Magnetic electrospun fibers for neural regeneration applications

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Funnell, Jessica, Lynn
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Electronic thesis
Biomedical engineering
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Nervous system damage caused by physical trauma or degenerative diseases can result in loss of sensory and motor function for patients. Biomaterial interventions have shown promise in animal studies, providing contact guidance for extending neurites or sustained release of various drugs and growth factors; however, these approaches often target only one aspect of the regeneration process. More recent studies investigate hybrid approaches, creating complex materials that can reduce inflammation or provide neuroprotection in addition to stimulating growth and regeneration. Magnetic materials have shown promise in this field, as they can be manipulated non-invasively, are easily functionalized, and can be used to mechanically stimulate cells. By combining different types of biomaterials (hydrogels, nanoparticles, electrospun fibers) and incorporating magnetic elements, magnetic materials can provide multiple physical and chemical cues to promote regeneration.Electrospun fibers are a promising approach for providing contact guidance for regenerating axons in the peripheral nervous system and providing sustained drug release in the central nervous system after injury. Aligned electrospun fibers used in synthetic nerve conduits improve axonal regeneration across large gap distances in preclinical peripheral nerve injury models but do not fully recover nerve function and do not address variability between patients. Magnetic materials can be non-invasively stimulated with a magnetic field, allowing for the therapeutic stimulation regimen to be easily modified depending on the patient. To further enhance fiber scaffolds, superparamagnetic iron oxide nanoparticles (SPIONs) can be incorporated to generate composite scaffolds that are actively manipulated by magnetic fields. This thesis focuses on developing magnetic electrospun fiber scaffolds designed to either mechanically stimulate neuronal outgrowth while also providing structural support and guidance cues, or to provide a means to release a bioactive growth factor on demand to alleviate a neurotoxic reactive astrocyte phenotype. First, I investigated the potential of magnetic field stimulation to enhance neurite outgrowth on aligned electrospun fibers, SPION-grafted fibers, and fibers with SPIONs dispersed in the culture media. The addition of SPIONs grafted to aligned fibers was hypothesized to create a means of actively stimulating regeneration using an external magnetic field. In this study, we fabricated and characterized the fiber diameter, density, and alignment of SPION-grafted aligned electrospun fibers. I then directly compared a static, alternating, and linearly moving magnetic field and showed that an alternating magnetic field increases neurite length from rat dorsal root ganglia (DRG) on aligned control and SPION-grafted fibers compared to a static magnetic field. Additionally, I showed that both neurite length and area coverage are increased on SPION-grafted fibers compared to cells cultured on control fibers with untethered, dispersed SPIONs added to the culture media. Next, I developed protein-loaded magnetic coaxial electrospun fibers to alleviate a neurotoxic reactive astrocyte phenotype. In the central nervous system after spinal cord injury, the inflammatory response varies depending on patient demographics and injury severity. Electrospun fibers can provide local release of therapeutics to limit adverse off-target effects; however, drug-releasing fibers do not address the variability of patient inflammation. To provide a means of tailoring the therapeutic delivery to a patient, I fabricated magnetic, growth factor-loaded coaxial electrospun fibers that can be stimulated non-invasively with a magnetic field to increase the rate of growth factor release from the fibers. I then tested the efficacy of these scaffolds by incubating them with activated astrocyte cultures and assessed their phenotype. We found that these magnetic coaxial scaffolds alleviate a neurotoxic reactive astrocyte phenotype in vitro, but that more work is needed to improve the magnetic field stimulation to provide an optimal dosing regimen for maintaining reduced astrocyte reactivity. The findings detailed in this thesis demonstrate the design and in vitro characterization of novel magnetic electrospun fiber scaffolds and their effect on primary nervous system cells. The knowledge gained from these works provides a basis for further optimization of these fibrous therapeutic platforms for future testing in preclinical animal models.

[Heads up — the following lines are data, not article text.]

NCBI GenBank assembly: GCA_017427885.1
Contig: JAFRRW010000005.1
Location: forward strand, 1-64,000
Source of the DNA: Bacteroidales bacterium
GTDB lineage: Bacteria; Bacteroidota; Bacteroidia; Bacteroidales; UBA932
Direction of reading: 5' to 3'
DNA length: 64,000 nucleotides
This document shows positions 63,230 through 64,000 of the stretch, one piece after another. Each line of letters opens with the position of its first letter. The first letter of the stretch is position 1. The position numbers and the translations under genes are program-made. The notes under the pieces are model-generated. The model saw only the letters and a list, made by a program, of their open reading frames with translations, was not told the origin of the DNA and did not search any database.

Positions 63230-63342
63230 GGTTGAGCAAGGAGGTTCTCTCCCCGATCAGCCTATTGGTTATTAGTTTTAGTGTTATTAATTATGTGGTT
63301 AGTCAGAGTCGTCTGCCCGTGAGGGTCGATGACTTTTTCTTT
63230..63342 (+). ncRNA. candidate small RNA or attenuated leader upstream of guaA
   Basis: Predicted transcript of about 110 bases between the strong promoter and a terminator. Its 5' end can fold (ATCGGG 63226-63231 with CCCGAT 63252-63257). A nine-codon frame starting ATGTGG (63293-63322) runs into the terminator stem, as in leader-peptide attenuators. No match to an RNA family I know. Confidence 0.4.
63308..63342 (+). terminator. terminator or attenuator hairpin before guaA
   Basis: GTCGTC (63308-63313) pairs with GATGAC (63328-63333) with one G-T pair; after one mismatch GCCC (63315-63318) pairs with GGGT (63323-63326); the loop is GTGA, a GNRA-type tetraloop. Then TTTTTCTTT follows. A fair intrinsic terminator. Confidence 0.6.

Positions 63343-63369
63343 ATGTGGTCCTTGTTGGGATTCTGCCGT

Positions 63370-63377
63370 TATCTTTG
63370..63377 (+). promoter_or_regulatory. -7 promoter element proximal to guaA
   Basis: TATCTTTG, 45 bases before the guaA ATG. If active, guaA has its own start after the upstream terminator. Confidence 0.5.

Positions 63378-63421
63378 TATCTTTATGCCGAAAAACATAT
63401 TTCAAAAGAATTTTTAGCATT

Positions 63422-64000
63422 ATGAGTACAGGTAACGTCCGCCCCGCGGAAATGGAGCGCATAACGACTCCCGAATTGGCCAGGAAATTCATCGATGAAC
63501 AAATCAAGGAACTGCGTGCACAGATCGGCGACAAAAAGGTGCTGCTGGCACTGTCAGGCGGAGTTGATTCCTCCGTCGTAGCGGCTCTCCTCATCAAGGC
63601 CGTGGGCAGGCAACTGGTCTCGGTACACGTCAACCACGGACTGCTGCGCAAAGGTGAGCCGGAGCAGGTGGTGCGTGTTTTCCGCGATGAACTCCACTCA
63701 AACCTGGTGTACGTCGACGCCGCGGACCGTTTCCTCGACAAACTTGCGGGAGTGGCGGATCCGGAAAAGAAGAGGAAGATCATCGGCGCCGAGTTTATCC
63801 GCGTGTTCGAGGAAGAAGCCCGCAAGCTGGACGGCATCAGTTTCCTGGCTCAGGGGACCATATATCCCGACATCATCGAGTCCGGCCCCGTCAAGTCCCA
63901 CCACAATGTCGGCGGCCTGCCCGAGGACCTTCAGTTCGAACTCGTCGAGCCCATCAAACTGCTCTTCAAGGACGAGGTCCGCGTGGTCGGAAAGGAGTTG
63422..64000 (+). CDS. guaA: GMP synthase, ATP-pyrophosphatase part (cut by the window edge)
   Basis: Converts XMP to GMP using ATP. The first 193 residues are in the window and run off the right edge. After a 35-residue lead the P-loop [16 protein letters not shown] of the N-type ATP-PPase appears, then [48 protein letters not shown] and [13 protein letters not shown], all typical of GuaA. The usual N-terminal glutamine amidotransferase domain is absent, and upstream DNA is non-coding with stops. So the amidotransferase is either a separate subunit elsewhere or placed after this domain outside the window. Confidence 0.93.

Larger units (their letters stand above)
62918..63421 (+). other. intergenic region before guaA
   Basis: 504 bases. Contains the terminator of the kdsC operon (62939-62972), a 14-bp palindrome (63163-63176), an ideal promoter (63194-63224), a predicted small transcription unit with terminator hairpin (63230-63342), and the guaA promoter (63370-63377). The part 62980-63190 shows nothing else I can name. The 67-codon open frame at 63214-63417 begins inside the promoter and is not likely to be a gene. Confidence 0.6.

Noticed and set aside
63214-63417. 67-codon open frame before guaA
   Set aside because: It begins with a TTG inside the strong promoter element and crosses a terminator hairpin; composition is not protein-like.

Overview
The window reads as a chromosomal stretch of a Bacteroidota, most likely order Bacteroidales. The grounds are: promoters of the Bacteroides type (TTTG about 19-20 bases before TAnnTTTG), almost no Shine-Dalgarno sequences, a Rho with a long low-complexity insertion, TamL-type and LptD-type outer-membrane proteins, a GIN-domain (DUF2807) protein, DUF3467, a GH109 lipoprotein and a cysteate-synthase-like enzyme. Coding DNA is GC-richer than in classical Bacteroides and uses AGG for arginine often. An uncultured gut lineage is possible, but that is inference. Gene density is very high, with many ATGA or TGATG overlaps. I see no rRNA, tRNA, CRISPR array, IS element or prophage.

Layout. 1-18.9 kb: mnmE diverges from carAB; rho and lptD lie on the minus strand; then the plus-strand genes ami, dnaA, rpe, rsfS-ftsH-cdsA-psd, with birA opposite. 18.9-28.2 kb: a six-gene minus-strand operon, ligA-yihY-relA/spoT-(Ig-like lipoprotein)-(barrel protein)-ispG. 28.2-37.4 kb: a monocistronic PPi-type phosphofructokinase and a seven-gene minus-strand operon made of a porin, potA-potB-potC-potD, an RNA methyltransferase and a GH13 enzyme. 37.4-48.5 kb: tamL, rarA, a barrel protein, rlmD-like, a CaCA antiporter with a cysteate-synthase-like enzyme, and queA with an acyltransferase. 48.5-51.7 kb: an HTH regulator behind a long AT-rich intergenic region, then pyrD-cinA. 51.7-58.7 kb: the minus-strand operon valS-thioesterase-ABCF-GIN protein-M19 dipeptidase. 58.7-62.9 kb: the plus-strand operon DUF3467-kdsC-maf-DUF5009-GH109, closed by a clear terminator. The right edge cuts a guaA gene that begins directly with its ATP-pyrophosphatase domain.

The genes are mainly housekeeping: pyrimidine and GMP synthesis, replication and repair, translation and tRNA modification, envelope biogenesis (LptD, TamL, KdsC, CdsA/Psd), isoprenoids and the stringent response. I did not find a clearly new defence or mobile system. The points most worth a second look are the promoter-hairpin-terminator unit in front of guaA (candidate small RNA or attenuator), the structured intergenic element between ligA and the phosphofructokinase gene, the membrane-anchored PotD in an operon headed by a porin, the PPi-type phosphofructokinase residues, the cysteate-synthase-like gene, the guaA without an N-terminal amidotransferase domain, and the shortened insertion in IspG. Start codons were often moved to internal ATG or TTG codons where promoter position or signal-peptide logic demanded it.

School of Engineering
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Rensselaer Polytechnic Institute, Troy, NY
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